Sunday, 21 August 2016

Billinge: 15th to 18th August 2016

Four similar sessions at Billinge on consecutive mornings produced smaller catches than of late. The number of Willow Warblers moving through the site has dropped markedly compared to the highs of last week and was largely responsible for the lower totals.

Willow Warblers - adult left and first year right. Adults generally have whiter bellies than first year birds but ageing this species also involves checking the wear and shape of the tail feathers.
The main target species was Tree Pipit and although 15 were ringed over the four mornings this was less than expected. The passage of this species usually peaks at the site in mid August but has turned out to be weaker than in previous years so far. It remains to be seen how things will turn out and hopefully there will be some good movements to come.

Tree Pipit
Robin is a species that doesn't get mentioned in this blog very often but one ringed on the 15th and another 3 on the 17th hinted at the dispersal and passage that will be a feature of September. The site doesn't hold many breeding pairs or wintering individuals, especially in the vicinity of the net rides, so the majority of birds caught are dispersing or on passage.

Less frequently caught species included a Nuthatch (the 2nd of the year), a Willow Tit (the 5th individual of the year but only the 2nd juvenile of the autumn) and a Reed Warbler (the 5th of the autumn with the previous 4 being in late July).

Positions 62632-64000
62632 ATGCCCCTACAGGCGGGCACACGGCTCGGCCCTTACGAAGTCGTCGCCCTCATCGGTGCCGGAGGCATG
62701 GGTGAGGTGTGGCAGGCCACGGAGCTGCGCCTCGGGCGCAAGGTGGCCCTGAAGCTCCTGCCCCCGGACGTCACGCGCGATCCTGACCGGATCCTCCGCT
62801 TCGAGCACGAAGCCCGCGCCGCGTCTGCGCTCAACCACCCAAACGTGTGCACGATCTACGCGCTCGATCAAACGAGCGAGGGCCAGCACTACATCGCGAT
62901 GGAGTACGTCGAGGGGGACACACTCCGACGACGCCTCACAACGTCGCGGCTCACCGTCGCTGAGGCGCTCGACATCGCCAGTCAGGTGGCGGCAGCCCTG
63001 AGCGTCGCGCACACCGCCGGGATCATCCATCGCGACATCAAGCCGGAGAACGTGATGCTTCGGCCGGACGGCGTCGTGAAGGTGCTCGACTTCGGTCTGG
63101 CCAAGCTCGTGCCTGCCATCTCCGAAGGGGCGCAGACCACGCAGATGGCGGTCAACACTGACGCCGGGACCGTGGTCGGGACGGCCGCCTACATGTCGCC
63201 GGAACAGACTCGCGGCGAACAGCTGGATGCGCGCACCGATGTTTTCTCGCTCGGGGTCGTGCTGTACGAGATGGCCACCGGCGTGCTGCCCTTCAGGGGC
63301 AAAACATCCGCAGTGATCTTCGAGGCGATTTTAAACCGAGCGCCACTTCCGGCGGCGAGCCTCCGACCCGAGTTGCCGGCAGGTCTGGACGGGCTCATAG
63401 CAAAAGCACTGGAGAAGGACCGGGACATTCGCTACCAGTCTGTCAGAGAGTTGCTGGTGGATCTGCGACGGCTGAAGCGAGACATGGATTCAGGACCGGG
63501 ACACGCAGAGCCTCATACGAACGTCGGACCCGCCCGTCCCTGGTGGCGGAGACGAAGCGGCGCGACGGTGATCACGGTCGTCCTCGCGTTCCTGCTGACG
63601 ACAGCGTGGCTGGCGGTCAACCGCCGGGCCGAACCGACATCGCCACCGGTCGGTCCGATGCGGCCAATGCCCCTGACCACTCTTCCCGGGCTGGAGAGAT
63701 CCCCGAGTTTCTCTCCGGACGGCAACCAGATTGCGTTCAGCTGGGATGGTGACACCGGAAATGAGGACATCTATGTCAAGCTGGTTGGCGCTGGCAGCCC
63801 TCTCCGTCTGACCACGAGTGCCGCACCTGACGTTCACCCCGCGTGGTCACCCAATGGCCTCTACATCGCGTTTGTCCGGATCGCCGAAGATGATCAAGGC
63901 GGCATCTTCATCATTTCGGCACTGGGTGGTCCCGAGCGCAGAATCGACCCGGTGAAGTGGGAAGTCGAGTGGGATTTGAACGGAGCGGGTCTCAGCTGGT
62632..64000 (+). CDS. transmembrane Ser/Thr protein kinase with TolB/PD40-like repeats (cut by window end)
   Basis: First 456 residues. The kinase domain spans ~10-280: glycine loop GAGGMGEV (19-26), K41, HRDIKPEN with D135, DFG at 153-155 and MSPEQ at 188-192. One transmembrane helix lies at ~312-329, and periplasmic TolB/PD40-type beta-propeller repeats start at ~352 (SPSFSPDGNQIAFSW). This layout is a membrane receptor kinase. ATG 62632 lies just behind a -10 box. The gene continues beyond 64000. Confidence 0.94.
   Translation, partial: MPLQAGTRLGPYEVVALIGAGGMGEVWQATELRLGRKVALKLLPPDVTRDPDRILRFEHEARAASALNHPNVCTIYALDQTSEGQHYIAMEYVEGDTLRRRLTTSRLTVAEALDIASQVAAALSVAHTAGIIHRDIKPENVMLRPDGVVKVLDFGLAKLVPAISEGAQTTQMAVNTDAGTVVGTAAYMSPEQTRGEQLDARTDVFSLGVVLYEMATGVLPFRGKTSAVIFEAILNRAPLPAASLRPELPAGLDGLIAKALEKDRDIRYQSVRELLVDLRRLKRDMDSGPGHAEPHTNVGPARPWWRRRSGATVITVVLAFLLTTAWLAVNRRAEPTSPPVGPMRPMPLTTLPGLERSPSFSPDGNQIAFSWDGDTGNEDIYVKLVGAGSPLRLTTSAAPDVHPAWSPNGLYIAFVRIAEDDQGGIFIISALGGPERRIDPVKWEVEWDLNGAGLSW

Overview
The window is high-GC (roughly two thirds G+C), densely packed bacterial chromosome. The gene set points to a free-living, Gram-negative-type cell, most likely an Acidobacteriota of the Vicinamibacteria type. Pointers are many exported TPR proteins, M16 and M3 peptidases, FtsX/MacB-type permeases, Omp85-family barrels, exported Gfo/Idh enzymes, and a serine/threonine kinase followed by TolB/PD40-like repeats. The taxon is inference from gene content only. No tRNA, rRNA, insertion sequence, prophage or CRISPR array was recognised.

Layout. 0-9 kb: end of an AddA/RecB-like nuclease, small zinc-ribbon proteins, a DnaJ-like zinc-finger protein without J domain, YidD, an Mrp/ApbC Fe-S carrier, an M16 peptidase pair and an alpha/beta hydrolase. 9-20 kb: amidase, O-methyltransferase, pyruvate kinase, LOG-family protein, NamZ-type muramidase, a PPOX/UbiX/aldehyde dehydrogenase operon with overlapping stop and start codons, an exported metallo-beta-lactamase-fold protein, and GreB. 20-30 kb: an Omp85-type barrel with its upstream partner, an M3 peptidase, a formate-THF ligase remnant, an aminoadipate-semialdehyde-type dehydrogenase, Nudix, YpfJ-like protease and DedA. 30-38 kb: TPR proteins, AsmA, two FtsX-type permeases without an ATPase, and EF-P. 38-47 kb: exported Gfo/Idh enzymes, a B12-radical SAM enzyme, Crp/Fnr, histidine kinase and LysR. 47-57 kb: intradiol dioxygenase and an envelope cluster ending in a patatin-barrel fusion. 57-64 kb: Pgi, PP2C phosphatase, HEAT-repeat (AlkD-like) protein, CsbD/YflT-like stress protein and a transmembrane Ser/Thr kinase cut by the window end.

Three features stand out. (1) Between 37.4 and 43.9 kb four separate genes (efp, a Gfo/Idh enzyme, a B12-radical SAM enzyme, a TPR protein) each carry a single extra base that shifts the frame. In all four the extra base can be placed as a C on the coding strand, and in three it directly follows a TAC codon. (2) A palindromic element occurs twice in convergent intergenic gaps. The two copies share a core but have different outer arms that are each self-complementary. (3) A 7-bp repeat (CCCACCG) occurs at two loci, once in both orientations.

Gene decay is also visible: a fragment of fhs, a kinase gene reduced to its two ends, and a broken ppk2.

First year Willow Tit.

A view of the underside of the Willow Tit's tail and included for those interested in separating Willow Tit and Marsh Tit in the hand. It is all to do with the relative distances between the tips of the tail feathers and distance between the tip of the longest and shortest tail feather in particular. Willow Tits usually have more rounded corners to the tail and this results in more of the tips of the tail feathers being visible on the underside of the closed tail. This particular Willow Tit had a tail that was closer in appearance to that usually illustrated for Marsh Tit and demonstrates why separating these two species can be tricky for those who rarely handle them as they are more likely to consider such features.

First year Reed Warbler
Last but not least 2 Wood Pigeon nestlings were ringed on the 17th with the nest being noteworthy for being very low down in a hawthorn at just over a metre off the ground. A similarly low nest was found in the same area at this time last year and it is tempting to conclude that the same pair may have been involved in each case.

Combined ringing totals (retraps in brackets) for 15th to 18th August 2016 were: Woodpigeon 2 pulli; Goldcrest 2; Blue Tit 4 (1); Great Tit 3; Coal Tit 2; Willow Tit 1; Long-tailed Tit 3 (3); Chiffchaff 6 (1); Willow Warbler 29; Blackcap 3; Reed Warbler 1; Nuthatch 1; Wren 1; Robin 4; Dunnock 1; Tree Pipit 15; Chaffinch 8; Linnet 9; Yellowhammer 1; Reed Bunting 2. Total 99 new birds and 6 retraps.

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